It's here. From the mysterious mind of author, R.E Davis comes Sigil & Shadow, a roleplaying game of urban fantasy and occult horror in which players take on the roles of illuminated heroes and shadowed monsters. Ancient nightmares lurk behind the closed doors of board rooms, entities from beyond time prowl the city streets, forgotten rituals are reborn as viral memes. Do you take a stand against the encroaching shadows? Or do you seek their power for yourself? Sigil & Shadow is out in stores from today.

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Speaking for myself, I do not have the time or energy like I used to when it comes to game prep. As a father approaching his 40th trip around the sun, I do not have the endless nights to spare filling notebooks with infinite details, stat blocks, and maps like I did in my teens and twenties. Add the chaos factor of having to coordinate around everyone’s work schedule – it can be stressful. I’m sure many of you relate.

Today’s post talks about the different tools I’ve cooked into Sigil & Shadow to help the Guide host meaningful, deep gaming sessions filled with adventure and intrigue, without having to commit the slog of preparation like some other systems. The goal here is flexibility, preparing just enough to anticipate where your group may steer the story while allowing enough wiggle room to change course.


Sigil & Shadow is meant to be a toolkit for many flavors of paranormal & occult settings – from the grim and gritty to the absolutely fantastic. One of the tools we provide for the Guide are Lenses – setting prompts that act as dials to gauge how different themes and elements are used in the game world. Each lens is a question, ranging in scope from “How much does the cosmology plays a part in the story?” or “How do the Illuminated and Shadowed fit into the world?” down to “How are the characters connected? What bonds do they have to the setting?” Each of these have some suggestions, but the Guide and their groups are encouraged to come up with their own.

The City

After establishing the thematic elements of a campaign, your next job is to flesh out the city your characters inhabit. One of the glorious advantages of running a modern setting is that we have access to a plethora of maps, articles, and photos of real-world locations from all over the globe. Sigil & Shadow embraces this, encouraging you to grab maps online and use those to help establish points of interest. You can mark points at random and use our table of 100 weird Location Descriptors, or use the real world for inspiration.

Once your strange hotspots are determined, it’s time to decide consider what forces are competing for them. One of my favorite tropes of modern paranormal RPGs is getting involved in the shadowy politics of secret societies and occult factions. The Five Factions Feuding is a quick way to map out the drama – randomly create your factions and use the pentacle to decide who their rivals are, which allies they’re exploiting and who’s exploiting them!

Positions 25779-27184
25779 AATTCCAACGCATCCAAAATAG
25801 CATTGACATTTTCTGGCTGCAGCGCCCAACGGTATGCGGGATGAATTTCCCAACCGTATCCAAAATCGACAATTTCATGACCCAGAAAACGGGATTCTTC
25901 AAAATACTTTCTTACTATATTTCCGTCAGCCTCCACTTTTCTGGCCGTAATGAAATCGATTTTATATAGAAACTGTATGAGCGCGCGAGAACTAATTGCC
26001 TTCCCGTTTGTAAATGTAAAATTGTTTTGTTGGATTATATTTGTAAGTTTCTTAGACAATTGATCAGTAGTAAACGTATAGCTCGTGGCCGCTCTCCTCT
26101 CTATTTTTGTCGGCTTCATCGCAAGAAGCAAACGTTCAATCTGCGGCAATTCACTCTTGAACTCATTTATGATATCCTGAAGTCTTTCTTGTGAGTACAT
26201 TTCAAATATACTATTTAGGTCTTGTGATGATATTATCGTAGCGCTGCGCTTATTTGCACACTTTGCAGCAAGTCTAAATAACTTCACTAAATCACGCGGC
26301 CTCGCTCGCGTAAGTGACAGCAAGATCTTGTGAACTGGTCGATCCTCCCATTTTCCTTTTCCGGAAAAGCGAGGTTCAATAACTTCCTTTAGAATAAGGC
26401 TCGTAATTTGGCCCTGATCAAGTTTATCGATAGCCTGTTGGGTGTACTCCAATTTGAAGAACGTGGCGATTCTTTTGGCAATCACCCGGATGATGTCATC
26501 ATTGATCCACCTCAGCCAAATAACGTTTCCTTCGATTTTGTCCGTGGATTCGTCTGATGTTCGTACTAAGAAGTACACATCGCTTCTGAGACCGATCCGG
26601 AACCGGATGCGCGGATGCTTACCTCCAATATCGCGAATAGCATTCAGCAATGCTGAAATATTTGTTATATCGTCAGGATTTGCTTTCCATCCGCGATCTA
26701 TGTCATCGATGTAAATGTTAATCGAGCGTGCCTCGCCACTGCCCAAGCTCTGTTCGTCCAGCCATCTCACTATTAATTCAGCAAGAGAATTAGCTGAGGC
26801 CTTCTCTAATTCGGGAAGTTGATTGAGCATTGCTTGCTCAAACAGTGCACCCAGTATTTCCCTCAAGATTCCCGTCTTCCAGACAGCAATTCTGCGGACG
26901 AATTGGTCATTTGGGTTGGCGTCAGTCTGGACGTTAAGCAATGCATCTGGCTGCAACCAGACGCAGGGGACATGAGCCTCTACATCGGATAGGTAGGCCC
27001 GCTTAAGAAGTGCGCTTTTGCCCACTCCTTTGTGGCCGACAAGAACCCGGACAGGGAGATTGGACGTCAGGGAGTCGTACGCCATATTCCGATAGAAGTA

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Antagonists, whether everyday foes or bizzarro cryptids, are easy to run and manage in Sigil & Shadow. Their stat blocks can be as complicated as full characters – ability scores, skills, special powers, and more. But they can also be as simple as: Cultist 65%, HP: 10, Knife.

Minor characters are literally distilled and treated as a single score, presuming that anything they do outside of their role is at half value, so our example Cultist trying to hack a computer or break into a car does so at 32%. Creatures and feral cryptids have a little more detail – you may simply choose a template, write a descriptor or two, add any special features (including paranormal abilities) and you’re good to go! Wanting something more fleshed out? The Antagonists chapter also provides a table with quick arrays of ability scores and skill ranks to let you quick assemble a challenging nemesis on the spot.

Adventure Framework

Finally, we give the guide a blueprint for creating an adventure by asking the big give questions: Who, What, Where, When, and Why? Each of these are broken down into three specifics. By answering them, you can give yourself a solid structure about the events before, leading up to and potentially after the player’s involvement. And that is the key thing – the practice here is timelines, not railroads.  The framework provides the Guide an idea of events as they transpire, how they may change, and does so without pigeonholing players into a specific arc or path.

Using Session Zero

While not required, Guides are highly encouraged to use a Session Zero to allow their players to contribute ideas with worldbuilding. Session zeroes are a great time for character creation and including your players in selecting Lenses can help keep everyone on the same page of expectations for the style of game everyone wants. This is also a good time for establishing what topics or themes should be kept off the table. Sigil & Shadow discusses a few safety tools that I have adopted for my own games, but you’re encouraged to check out the TTRPG Safety Toolkit and find something that suits your own tastes.

Of course, when time is precious, the idea of a “preparation” session when your meet-ups can only happen with weeks (or more) between sounds less than ideal. I’ve found once again using modern conveniences – private social media groups, chats, messaging and even email can allow a small circle to communicate and coordinate everything covered by Session Zero in the week leading up to game night.


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Find out more about the dark urban horror of the Sigil & Shadow RPG here on the Osprey Games Blog every week. Order your copy of the book from the Osprey Games store today (find it here)!

Find more of the incredible work of author R.E Davis on his personal blog page here.

We'll see you all next week. Sleep well.